I studied acting and drama and art, but art won out,” Ann Stautberg says of her path to photography. So it’s not surprising a certain theatricality runs through the Houston-based artist’s spare, haunting images of moody skies, spiky palms, deserted streets and starkly lit plants and flowers. Usually rendered on a monumental scale, her pictures draw viewers in and invite them to form their own ideas. “I want people to see what they want to see,” she says.
Though Stautberg has made her name as a photographer, “I never really studied it,” she admits. “My background was painting and printmaking.” And her career endeavors have referenced and merged the two. Early on, she experimented with photo emulsions on canvas–making a painting, applying an emulsion and exposing the photograph to the painting. “I often used the same negatives to work on silkscreen prints and prints on photo paper,” she says, noting she would use the highest ASA film speed she could in order to push the film to yield grainy, painterly effects. Still drawn to the physicality of paint and the human connection it allows, she will hand-color pieces with translucent oil, which is ironic given she considers herself a documentary filmmaker. “I always shoot full frame and never manipulate anything,” she says. “The image must be strong, so the photo shows through the paint.”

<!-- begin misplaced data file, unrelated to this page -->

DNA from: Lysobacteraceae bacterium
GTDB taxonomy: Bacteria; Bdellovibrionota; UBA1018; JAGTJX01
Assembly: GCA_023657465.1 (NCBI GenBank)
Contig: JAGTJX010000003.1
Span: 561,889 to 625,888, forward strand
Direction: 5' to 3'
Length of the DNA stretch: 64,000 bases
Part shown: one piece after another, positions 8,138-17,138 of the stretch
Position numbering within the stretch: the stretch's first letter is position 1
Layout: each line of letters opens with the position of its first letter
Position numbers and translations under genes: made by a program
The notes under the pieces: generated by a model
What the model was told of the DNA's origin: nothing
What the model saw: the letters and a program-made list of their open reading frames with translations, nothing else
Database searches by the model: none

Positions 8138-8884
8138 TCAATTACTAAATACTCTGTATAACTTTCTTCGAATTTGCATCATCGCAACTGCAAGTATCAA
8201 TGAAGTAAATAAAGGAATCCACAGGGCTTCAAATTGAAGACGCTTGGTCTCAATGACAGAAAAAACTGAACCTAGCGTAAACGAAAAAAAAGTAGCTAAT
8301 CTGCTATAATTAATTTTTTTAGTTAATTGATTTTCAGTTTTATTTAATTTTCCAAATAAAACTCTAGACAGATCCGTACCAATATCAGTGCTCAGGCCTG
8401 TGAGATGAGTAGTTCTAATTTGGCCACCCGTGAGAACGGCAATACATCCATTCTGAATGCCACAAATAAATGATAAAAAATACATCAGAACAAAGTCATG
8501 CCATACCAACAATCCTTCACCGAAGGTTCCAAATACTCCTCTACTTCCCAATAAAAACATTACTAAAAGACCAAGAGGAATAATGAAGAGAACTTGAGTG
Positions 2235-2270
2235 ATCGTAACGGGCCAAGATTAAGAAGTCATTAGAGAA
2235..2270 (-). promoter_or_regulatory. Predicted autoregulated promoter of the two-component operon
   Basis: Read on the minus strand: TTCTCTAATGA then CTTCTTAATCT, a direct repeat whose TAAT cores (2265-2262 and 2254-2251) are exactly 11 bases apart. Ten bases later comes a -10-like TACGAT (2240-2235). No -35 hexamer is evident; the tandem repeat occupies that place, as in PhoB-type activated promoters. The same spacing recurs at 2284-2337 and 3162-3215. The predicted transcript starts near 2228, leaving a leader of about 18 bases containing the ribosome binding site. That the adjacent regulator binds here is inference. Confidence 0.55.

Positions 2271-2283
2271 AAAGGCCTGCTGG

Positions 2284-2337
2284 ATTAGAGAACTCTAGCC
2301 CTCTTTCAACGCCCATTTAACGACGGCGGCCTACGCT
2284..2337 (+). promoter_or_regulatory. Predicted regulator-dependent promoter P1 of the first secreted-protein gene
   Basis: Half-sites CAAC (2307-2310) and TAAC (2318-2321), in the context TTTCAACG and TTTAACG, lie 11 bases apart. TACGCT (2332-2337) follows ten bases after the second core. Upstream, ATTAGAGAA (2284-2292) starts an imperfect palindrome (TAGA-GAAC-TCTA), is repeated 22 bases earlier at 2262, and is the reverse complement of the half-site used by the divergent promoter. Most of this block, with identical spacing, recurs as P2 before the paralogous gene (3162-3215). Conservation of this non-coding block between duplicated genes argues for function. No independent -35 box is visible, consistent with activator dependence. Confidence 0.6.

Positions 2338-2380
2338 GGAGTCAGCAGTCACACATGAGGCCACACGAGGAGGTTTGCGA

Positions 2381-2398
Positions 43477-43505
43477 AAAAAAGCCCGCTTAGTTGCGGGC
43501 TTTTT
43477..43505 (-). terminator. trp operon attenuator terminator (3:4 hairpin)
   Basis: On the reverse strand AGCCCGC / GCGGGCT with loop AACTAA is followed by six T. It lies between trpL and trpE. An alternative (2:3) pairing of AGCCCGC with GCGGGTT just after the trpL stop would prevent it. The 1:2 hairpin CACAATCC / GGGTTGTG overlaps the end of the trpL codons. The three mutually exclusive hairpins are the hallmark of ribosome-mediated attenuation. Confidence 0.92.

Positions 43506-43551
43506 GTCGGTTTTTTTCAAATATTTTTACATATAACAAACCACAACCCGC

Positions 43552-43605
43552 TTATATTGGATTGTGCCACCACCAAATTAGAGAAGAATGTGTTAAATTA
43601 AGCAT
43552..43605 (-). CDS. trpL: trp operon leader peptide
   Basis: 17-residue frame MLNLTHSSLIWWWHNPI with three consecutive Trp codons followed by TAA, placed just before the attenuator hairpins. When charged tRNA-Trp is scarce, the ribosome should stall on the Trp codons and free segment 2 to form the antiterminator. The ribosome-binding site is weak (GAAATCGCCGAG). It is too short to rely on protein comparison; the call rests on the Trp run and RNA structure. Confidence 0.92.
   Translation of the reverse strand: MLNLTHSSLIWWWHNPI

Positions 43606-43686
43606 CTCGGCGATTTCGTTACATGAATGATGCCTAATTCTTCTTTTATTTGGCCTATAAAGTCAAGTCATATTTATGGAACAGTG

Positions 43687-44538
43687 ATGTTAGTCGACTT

The subjects Stautberg documents closely relate to her locale. In the 1990s, she moved to the Texas Coast, where she amassed a significant body of work. “On the coast you feel small, because it’s so vast,” she notes. As she spent more time near Galveston, her work became more minimal, to the point where she captured mostly water with just a slice of land in the frame. After relocating to Houston, her focus shifted. “In the city, I felt large and began looking at things more closely–particularly plants that couldn’t grow where we lived on the coast,” she says. Her time there still resonates with her. Her most recent show, “Home,” at Barry Whistler Gallery in Dallas, featured photographs “inspired by my longing to see the horizon line, but,” she shares, “they were more anchored to the edges of things rather than to the ground.”
While place inspires Stautberg, her work evolves organically. “Sometimes you feel like you’ve done all you can do, so you have to let yourself go,” she says. After her Texas Coast project, she traveled to China and realized the shadows she was shooting there could be found at home, too. During the trip, she was also photographing bamboo, and, when she returned, began looking at botanicals. “What I do is intuitive,” she says. “I don’t know what else I’d do in life if I didn’t make art.”